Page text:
Russian energy giant Gazprom, which seeks to compensate for falling production in old regions and ensure future export, has started developing a major natural gas field in Siberia’s Yamal Peninsula – the Kharasavey gas field – which it had delayed several times, S&P Global Platts reported.
The Russian company will have to pour funds into both the gas field and build additional infrastructure for transporting gas. The two branches of the gas pipeline for supplies from the neighboring Bovanenkovo gas field became one of the longest and the most expensive construction endeavors in Gazprom’s history and now the company will have to continue it.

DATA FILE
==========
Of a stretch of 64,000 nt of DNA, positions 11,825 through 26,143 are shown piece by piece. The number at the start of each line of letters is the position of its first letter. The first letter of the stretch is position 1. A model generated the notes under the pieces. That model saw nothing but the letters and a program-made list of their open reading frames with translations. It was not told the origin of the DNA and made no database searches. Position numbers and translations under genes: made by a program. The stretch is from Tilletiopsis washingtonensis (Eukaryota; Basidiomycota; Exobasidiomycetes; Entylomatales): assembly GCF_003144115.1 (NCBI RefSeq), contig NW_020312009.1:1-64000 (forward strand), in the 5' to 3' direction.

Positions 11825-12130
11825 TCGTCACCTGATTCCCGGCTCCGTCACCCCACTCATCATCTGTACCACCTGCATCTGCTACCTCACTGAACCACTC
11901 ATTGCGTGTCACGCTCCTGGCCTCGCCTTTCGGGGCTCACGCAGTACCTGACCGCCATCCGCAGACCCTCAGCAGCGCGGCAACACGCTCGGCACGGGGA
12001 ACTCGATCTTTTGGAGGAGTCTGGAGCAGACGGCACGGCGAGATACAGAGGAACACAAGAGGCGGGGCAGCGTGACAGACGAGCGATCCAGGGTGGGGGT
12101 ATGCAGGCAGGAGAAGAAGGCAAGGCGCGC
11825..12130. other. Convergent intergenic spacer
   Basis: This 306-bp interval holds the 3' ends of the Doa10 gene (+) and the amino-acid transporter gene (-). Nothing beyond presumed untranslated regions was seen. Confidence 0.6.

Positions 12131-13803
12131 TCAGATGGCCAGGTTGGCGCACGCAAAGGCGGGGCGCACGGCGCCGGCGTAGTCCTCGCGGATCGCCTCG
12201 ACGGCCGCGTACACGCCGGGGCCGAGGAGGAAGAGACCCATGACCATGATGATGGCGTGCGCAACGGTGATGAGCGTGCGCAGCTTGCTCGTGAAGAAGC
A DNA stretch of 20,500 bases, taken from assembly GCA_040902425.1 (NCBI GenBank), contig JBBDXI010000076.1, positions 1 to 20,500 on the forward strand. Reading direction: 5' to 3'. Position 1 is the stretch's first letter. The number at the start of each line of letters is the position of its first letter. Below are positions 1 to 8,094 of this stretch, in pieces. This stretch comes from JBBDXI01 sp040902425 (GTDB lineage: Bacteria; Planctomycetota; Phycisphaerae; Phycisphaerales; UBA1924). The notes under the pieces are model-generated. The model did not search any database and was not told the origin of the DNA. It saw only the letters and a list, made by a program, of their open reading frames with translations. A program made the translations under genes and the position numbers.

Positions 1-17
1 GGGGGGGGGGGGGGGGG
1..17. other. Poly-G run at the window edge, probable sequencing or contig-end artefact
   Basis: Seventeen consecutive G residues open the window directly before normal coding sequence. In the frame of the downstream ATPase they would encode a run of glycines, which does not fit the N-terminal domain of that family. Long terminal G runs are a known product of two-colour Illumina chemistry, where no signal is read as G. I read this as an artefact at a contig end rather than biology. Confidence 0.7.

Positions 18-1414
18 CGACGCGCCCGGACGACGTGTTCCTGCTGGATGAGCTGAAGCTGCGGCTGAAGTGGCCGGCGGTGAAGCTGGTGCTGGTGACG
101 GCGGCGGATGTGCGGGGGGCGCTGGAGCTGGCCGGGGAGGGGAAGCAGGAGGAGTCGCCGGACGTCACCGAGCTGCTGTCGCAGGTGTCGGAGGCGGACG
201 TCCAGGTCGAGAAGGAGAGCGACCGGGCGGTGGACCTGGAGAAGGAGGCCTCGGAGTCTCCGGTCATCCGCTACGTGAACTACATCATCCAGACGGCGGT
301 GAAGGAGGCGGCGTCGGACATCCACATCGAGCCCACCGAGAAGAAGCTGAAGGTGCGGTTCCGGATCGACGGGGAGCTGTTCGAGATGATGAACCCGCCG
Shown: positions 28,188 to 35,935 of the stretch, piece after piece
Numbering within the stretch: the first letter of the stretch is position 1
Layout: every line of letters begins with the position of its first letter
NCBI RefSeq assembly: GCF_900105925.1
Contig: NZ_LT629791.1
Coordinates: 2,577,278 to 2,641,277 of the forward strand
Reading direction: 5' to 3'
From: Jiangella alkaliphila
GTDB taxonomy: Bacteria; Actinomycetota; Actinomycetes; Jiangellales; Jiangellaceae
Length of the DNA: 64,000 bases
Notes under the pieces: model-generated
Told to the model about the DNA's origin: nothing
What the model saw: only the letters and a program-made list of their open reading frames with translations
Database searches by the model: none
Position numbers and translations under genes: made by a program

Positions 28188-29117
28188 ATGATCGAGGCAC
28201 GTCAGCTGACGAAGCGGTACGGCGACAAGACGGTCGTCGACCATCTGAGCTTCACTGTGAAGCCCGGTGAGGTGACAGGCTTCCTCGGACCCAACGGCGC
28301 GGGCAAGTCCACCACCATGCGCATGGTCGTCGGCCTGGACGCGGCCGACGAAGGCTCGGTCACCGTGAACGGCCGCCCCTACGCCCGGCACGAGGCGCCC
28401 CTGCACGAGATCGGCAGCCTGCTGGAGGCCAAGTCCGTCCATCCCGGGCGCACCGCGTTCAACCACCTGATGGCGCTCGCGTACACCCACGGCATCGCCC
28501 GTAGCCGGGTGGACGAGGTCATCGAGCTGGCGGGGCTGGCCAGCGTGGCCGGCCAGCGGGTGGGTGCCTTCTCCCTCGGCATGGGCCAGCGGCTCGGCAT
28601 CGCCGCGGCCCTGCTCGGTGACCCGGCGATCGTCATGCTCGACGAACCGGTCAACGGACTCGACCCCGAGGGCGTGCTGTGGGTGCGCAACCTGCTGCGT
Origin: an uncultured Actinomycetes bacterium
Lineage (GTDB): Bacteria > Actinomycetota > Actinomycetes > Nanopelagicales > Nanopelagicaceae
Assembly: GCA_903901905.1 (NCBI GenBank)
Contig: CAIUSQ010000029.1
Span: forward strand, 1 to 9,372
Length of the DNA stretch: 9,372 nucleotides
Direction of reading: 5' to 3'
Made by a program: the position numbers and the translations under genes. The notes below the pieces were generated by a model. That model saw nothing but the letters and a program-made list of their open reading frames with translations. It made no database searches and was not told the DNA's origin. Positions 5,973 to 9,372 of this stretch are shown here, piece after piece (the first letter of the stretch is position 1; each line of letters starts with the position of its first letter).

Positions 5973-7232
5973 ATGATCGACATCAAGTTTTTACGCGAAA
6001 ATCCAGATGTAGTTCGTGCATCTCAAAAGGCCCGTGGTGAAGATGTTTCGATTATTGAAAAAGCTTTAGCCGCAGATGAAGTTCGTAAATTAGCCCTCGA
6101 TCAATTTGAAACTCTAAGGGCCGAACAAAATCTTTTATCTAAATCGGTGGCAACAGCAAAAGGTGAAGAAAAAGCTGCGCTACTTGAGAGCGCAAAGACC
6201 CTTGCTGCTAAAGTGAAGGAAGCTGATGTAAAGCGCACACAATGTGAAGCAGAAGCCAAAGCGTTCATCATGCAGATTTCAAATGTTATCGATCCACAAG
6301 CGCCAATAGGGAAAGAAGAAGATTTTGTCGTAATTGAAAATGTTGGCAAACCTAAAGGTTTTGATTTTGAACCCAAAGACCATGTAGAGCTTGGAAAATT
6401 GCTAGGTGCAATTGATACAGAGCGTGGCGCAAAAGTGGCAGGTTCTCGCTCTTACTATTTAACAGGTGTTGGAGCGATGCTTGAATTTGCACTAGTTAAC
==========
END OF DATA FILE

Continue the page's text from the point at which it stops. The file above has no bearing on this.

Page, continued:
The Kharasavey gas field, which is due to be launched by 2023, will have a capacity of 32 bln cubic meters, which should compensate for the falling production of the Nadym-Pur-Tazovsky Region. Still, some gas will be supplied for export, Russian Energy Minister Alexander Novak said.
Kharasavey will become Gazprom’s second gas field in Yamal after Bovanenkovo, and also a major deposit in the zone of the Unified Gas Supply System since the launch of Bovanenkovo in 2012. The projects along with the Kruzenshternsky field are part of the Bovanenkovo group with the reserves to the tune of 7.5 trillion cubic meters and 149 million tons of condensate and should become a basis for Gazprom’s production by the middle of this century.
Deputy Head of Russia’s National Energy Security Fund Alexei Grivach estimates that Gazprom will spend up to 130 billion rubles ($2 billion) on the Kharasavey gas field.